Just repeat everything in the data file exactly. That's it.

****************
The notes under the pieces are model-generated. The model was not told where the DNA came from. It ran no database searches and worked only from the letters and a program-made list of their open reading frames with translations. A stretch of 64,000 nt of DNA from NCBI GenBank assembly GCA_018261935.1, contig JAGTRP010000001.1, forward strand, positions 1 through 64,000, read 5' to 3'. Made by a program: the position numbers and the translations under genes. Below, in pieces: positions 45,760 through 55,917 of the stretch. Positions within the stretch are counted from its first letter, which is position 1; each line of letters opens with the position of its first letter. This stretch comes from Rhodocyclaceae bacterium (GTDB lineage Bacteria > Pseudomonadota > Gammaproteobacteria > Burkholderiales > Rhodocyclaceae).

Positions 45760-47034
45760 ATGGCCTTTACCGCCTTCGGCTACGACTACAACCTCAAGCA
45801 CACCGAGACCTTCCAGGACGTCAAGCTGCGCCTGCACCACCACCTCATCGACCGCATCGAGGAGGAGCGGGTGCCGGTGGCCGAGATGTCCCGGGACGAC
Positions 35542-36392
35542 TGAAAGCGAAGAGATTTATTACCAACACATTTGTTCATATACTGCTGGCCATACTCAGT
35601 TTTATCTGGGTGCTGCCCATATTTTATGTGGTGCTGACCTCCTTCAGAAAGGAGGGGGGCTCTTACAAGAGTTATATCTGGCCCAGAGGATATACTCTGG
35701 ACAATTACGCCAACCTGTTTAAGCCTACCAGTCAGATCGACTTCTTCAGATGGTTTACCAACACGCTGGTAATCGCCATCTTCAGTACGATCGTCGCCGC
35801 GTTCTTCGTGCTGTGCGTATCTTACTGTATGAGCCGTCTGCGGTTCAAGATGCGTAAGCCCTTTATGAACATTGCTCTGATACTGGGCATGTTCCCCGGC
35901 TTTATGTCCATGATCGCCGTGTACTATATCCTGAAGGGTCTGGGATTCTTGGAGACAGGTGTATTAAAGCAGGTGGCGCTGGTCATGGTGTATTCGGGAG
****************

The notes under the pieces are model-generated. The model was not told where the DNA came from. It ran no database searches and worked only from the letters and a program-made list of their open reading frames with translations. A stretch of 64,000 nt of DNA from NCBI GenBank assembly GCA_018261935.1, contig JAGTRP010000001.1, forward strand, positions 1 through 64,000, read 5' to 3'. Made by a program: the position numbers and the translations under genes. Below, in pieces: positions 45,760 through 55,917 of the stretch. Positions within the stretch are counted from its first letter, which is position 1; each line of letters opens with the position of its first letter. This stretch comes from Rhodocyclaceae bacterium (GTDB lineage Bacteria > Pseudomonadota > Gammaproteobacteria > Burkholderiales > Rhodocyclaceae).

Positions 45760-47034
45760 ATGGCCTTTACCGCCTTCGGCTACGACTACAACCTCAAGCA
45801 CACCGAGACCTTCCAGGACGTCAAGCTGCGCCTGCACCACCACCTCATCGACCGCATCGAGGAGGAGCGGGTGCCGGTGGCCGAGATGTCCCGGGACGAC
Positions 35542-36392
35542 TGAAAGCGAAGAGATTTATTACCAACACATTTGTTCATATACTGCTGGCCATACTCAGT
35601 TTTATCTGGGTGCTGCCCATATTTTATGTGGTGCTGACCTCCTTCAGAAAGGAGGGGGGCTCTTACAAGAGTTATATCTGGCCCAGAGGATATACTCTGG
35701 ACAATTACGCCAACCTGTTTAAGCCTACCAGTCAGATCGACTTCTTCAGATGGTTTACCAACACGCTGGTAATCGCCATCTTCAGTACGATCGTCGCCGC
35801 GTTCTTCGTGCTGTGCGTATCTTACTGTATGAGCCGTCTGCGGTTCAAGATGCGTAAGCCCTTTATGAACATTGCTCTGATACTGGGCATGTTCCCCGGC
35901 TTTATGTCCATGATCGCCGTGTACTATATCCTGAAGGGTCTGGGATTCTTGGAGACAGGTGTATTAAAGCAGGTGGCGCTGGTCATGGTGTATTCGGGAG